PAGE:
Israel may see Turkish rapprochement logic
A break with its erstwhile East Med allies is unlikely, but a Turkish solution to Israel’s gas export conundrum could appeal
Israel has faced a problem ever since it hit as much as 28tn ft³ of gas in the Leviathan and Tamar discoveries in the Levantine basin. The finds are too much for its domestic market, and every other export option has challenges based on some combination of cost, environmental or geopolitical hurdles.
How, therefore, does it get the gas to a deep enough market that will pay a sufficiently attractive price? It has tentatively moved to export some volumes to Egypt via an existing pipeline. But the quantities involved are far from the potential flows of such large reserves.
Even before Covid-19, estimates of Egyptian domestic demand growth and the payability of its customer base varied widely—as did expectations of Egyptian willingness to allow imports to access its two LNG liquefaction plants at the expense of burgeoning domestic production. And the pandemic has almost certainly dented Egypt’s attractiveness for Israeli exports.
28tn ft3 – Leviathan and Tamar reserves
Weakness in global and, in particular, European gas prices will undermine other options, such as additional brownfield liquefaction trains in Egypt or greenfield floating or onshore Cypriot LNG. A deal for the construction of the $6.6bn East Med gas pipeline—planned to deliver 10bn m³/yr of Israeli gas to Cyprus and Greece, and then link with other projects to access Italy and the main European market—may have been struck as recently as January, but it is likely dead for now.
Could Israel’s diminishing options encourage it to strike a deal with Turkey? Speculation that the countries are plotting to delineate their maritime borders is explosive given the escalating maritime standoff between Turkey, the internationally recognised government of war-torn Libya and the unrecognised (except by Turkey) government of Northern Cyprus on the one side and just about everyone else in the Eastern Mediterranean—as well as actors outside the region, such as the UAE and France—on the other side.
Any rapprochement is hugely unlikely to go that far, says Sujata Ashwarya, author of the 2019 book Israel's Mediterranean Gas: Domestic Governance, Economic Impact, and Strategic Implications, because this would abrogate Israel’s existing agreements with Cyprus. But material progress such as a restoration of full diplomatic relations, which broke down yet again two years ago after the US recognised Jerusalem as Israel’s capital, may well be on the table.
The attraction is in the logic of a pipeline from Israel’s offshore fields to Turkey which could then plug into existing Turkish projects to deliver gas into Europe. “Commercially, technically and geographically, a pipeline that will run gas from Israeli fields to [the port city of Mersin in] Turkey is the most cost-effective option,” says Raphael Cohen-Almagor, a Middle East politics expert at the UK’s University of Hull. “Turkey's huge domestic market and options for further transit trade can be mutually beneficial for both countries.”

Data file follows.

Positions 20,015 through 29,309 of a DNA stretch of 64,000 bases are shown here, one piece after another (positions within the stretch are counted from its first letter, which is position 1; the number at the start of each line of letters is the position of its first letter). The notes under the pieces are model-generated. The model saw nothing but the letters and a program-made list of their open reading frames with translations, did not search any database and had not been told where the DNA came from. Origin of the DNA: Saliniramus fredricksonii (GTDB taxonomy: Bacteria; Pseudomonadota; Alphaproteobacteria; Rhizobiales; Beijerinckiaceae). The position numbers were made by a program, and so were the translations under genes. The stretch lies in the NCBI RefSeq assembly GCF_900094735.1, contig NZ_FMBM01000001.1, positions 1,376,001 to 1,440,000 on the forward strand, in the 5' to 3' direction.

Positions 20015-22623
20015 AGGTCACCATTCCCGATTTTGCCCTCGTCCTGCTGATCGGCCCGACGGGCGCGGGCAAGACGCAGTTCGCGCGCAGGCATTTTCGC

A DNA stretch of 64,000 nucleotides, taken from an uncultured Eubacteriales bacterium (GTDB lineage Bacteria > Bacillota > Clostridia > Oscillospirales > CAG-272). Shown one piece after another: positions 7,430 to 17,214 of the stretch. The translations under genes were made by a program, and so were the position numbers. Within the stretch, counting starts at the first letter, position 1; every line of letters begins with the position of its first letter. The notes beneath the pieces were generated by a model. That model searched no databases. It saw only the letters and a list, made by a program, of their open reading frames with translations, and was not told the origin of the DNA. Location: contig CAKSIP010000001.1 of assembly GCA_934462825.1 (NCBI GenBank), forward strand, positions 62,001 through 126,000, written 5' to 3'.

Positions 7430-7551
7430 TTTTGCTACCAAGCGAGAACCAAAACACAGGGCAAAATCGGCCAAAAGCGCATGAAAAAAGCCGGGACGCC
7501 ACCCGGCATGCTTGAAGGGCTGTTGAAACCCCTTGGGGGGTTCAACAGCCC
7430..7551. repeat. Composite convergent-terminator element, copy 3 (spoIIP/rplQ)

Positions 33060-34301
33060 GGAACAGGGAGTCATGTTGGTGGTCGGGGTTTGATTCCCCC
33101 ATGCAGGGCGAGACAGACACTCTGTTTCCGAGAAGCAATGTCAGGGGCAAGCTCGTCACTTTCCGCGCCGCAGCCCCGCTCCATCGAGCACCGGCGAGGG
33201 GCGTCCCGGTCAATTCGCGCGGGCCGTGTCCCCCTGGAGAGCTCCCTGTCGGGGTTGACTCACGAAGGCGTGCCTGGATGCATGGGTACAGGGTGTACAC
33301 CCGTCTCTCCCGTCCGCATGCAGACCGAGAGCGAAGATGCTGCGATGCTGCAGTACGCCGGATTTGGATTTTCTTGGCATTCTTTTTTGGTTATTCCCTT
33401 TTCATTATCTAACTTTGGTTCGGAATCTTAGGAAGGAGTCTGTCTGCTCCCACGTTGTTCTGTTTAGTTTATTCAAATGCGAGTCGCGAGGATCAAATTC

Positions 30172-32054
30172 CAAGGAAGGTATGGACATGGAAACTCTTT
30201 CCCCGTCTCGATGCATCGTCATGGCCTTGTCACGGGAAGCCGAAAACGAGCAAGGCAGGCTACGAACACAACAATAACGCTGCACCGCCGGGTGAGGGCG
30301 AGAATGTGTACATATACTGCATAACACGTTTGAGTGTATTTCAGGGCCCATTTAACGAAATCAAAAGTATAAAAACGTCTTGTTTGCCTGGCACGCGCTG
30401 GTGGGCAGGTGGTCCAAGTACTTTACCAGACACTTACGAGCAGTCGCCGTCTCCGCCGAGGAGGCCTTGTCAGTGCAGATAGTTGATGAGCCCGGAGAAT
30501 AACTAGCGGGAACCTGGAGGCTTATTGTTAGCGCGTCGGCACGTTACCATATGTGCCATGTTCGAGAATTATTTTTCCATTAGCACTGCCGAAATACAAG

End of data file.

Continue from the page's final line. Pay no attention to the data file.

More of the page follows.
And the solution might at present have a powerful additional advantage: Turkey may have the enthusiasm to contribute financing to a capital-intensive project that might be in relatively short supply elsewhere. Ankara remains keen to continue offshore drilling and has not signalled any throttling back of its ambitions to become a major gas hub.
“Commercially, technically and geographically, a pipeline that will run gas from Israeli fields to [the port city of Mersin in] Turkey is the most cost-effective option” Cohen-Almagor, University of Hull
While its gas hub dream is, in part, a foreign policy tool and includes a nod to a nationalist domestic audience, Turkey’s large existing and potential demand, its geographical position and the volume of new pipeline capacity connecting varying supply sources and the European market also give it a commercial logic.
In the past year, Ankara has inaugurated almost 50bn m³/yr of new import capacity—over 20bn m³/yr for its domestic market and more than 25bn m³/yr for European transit—from Russia and Azerbaijan, with 15bn m³/yr of expansion potential for the latter. Turkey also boasts onward pipeline connections with both Greece and Bulgaria.
Deal or no deal
If political differences between Israel and Turkey could be resolved—a considerable if, notwithstanding the growing optimism—Turkey could be both a destination and gateway for Israeli gas. There are obvious hurdles: relations between Israel and the Palestinians have been in a diplomatic freefall in recent months and weeks, and Israel-Palestine relations have been a previous point of conflict with Ankara.
Few Israelis trust Turkey’s authoritarian president Recep Tayyip Erdogan as an honest broker. And there are suspicions that Turkey’s overtures could be purely for show to attempt to look less isolated in the East Med region.
Yet signs of a thaw, while tentative, have piled up in a way reminiscent of confidence-building gestures in an active diplomatic process. They include an amicable tweet by the Israeli foreign ministry on 7 May; Israel’s absence from a list of countries condemning Turkish offshore drilling on 11 May; and Israel’s national carrier El Al being allowed to conduct cargo flights to Istanbul, the first such flight in a decade touching down last Sunday.